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| | |-+  Are you Golf or Foxtrot
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Author Topic: Are you Golf or Foxtrot  (Read 5859 times)
bcrosby
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« on: April 20, 2006, 07:16:05 PM »

When a controller asks if "you are Golf or Foxtrot" .. what does that mean?
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Cessna172
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« Reply #1 on: April 20, 2006, 07:21:37 PM »

Probably referring to the ATIS information, as Information Foxtrot and Information Golf are next to each other in the alphabet (F and G, respectively). Each time an airport's ATIS info is updated, the ATIS info is labled the next letter in the alphabet after the previous ATIS. Also, you probably missed this when you heard it, but I would bet you that the controller said "are you WITH Golf or Foxtrot."

Cessna172
Home Airport: West Houston Airport (KIWS)
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Jason
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« Reply #2 on: April 20, 2006, 07:25:20 PM »

Quote from: bcrosby
When a controller asks if "you are Golf or Foxtrot" .. what does that mean?


It sounds like something is missing from that phrase.  The only two things that I can think of that would relate to that phrase would be equipment suffix(es) or location:

"Are you slant Golf or Foxtrot?"
...meaning are you /G (GNSS, including GPS and WAAS, with enroute and terminal capabilities) or /F (FMS with DME/DME updating)

...or...

"Are you on Golf or Foxtrot?" - Referring to Golf and/or Foxtrot taxiway(s).

Hope this helps,
Jason
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bcrosby
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« Reply #3 on: April 20, 2006, 08:42:23 PM »

Its a tower controller asking the info. I also thought it had to do with equipment as well... but didn't seem like it was.

I'm going to see if I can dig it up out of the archives.
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bcrosby
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« Reply #4 on: April 20, 2006, 08:53:12 PM »

Take a look at the clip here

http://www.liveatc.net/forum/viewtopic.php?p=9698
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digger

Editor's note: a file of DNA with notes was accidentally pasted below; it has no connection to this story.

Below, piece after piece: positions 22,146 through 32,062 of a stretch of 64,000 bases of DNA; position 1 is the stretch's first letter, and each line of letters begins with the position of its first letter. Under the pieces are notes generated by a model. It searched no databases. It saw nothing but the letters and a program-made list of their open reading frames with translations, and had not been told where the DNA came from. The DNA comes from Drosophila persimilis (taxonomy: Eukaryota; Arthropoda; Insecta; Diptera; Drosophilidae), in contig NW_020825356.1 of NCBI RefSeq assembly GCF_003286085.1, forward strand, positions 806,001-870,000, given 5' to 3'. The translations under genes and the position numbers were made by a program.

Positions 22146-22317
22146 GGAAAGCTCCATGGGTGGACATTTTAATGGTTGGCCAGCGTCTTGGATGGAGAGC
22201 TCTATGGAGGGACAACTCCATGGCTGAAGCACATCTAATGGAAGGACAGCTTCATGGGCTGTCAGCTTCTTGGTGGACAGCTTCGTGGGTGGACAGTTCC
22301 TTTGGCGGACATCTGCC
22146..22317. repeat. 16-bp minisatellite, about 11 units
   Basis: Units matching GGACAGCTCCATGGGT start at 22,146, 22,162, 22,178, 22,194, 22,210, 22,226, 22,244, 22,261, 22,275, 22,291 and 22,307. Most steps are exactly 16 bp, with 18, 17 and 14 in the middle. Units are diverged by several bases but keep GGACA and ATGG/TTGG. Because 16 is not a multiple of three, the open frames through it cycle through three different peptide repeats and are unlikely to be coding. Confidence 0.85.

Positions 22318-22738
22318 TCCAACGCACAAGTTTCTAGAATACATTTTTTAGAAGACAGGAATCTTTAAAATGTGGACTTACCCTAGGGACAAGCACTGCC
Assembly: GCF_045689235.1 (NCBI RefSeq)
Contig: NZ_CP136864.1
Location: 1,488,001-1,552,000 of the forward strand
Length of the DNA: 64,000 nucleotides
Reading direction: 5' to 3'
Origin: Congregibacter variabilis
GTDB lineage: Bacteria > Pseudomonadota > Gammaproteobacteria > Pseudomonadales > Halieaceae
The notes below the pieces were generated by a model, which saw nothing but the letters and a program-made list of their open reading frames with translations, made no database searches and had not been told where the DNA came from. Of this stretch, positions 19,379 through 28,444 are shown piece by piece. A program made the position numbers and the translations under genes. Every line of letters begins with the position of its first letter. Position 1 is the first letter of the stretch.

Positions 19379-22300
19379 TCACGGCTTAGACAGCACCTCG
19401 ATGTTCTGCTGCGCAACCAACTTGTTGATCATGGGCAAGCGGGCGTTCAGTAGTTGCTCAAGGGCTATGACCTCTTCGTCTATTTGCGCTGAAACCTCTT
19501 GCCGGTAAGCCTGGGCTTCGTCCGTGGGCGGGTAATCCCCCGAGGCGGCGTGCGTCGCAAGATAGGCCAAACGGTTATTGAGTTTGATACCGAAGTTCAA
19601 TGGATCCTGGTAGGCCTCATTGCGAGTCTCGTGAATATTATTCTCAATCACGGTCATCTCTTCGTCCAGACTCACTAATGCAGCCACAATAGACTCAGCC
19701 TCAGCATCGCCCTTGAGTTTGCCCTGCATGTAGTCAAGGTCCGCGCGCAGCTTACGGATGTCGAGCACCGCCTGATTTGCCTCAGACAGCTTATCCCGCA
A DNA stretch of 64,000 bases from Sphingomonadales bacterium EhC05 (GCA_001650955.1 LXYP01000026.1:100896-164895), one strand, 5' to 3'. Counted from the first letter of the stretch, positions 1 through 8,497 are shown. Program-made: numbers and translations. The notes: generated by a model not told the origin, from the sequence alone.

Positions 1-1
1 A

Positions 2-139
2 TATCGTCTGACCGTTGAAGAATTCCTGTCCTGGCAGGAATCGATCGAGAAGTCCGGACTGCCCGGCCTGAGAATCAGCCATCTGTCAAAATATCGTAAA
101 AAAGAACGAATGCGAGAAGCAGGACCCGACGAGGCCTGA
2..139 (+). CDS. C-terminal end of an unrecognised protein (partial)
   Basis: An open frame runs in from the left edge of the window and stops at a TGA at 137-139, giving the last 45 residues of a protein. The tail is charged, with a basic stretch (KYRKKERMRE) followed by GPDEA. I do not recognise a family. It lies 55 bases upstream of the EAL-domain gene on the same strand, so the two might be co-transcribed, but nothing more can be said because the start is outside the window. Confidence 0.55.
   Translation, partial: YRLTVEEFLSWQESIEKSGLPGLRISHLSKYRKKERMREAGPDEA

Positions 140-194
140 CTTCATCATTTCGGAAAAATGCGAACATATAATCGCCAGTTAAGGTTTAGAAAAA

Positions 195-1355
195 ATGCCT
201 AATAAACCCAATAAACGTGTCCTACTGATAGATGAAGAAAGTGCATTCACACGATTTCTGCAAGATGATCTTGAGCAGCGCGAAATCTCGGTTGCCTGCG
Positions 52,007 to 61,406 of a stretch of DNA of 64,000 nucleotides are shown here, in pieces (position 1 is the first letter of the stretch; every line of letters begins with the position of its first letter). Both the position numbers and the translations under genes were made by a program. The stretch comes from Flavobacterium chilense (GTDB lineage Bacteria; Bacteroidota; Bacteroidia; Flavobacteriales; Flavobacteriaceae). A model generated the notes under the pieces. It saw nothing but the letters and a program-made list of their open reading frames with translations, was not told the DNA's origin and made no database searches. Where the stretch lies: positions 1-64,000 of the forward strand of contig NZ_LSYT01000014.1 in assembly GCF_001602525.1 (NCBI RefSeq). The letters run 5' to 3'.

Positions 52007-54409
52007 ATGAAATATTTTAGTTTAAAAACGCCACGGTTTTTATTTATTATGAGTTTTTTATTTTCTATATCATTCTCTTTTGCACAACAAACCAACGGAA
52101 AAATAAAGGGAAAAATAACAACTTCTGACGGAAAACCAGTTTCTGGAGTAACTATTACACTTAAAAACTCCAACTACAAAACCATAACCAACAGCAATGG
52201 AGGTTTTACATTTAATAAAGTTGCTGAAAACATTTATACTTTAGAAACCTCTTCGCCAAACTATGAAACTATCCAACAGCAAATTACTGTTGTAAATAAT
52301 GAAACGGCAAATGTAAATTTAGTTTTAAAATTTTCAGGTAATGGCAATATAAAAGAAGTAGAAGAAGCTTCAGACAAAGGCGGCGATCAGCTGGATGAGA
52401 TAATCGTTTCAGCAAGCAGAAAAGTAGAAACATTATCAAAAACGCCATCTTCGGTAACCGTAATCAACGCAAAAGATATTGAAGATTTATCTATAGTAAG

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« Reply #5 on: April 20, 2006, 09:22:51 PM »

I had my wife listen to the clip. I've never seen her look so preplexed in a matter having to do with air traffic.

She doesn't think it has to do with equipment, because he (Tango Whiskey Alpha), doesn't get any kind of a clearance that would require the controller to know--she simply clears him through a control zone, and is never even heard to radar identify him. Also, he's a small amphibian, so there's a possibility that he's equipped with neither of the equipment types in question. It's not a matter of taxiways, because he's already airborne. She thinks it might be something peculiar to that local area. (The fact that it's of Canadian origin opens up some possibilities that she's unfamilair with too.)
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Jason
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« Reply #6 on: April 20, 2006, 09:36:19 PM »

Quote from: bcrosby


Thanks.  It beats me.... I agree with Digger in regards to it being a local phrase used for that "control zone" but have never heard anything like that before.

Jason
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bcrosby
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« Reply #7 on: April 20, 2006, 11:25:03 PM »

Interesting.. The control zone is for the Toronto City Centre airport (CYTZ). There is nothing in the CFS that I could find that would indicate anything out of the ordinary.

The control zone is class D airspace.

If you listen to the Toronto Centre (CZYZ) archive (april 20, 7pm eastern) you will hear that she asks a few people transitioning the zone if they are golf or foxtrot.
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Biff
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« Reply #8 on: April 20, 2006, 11:48:02 PM »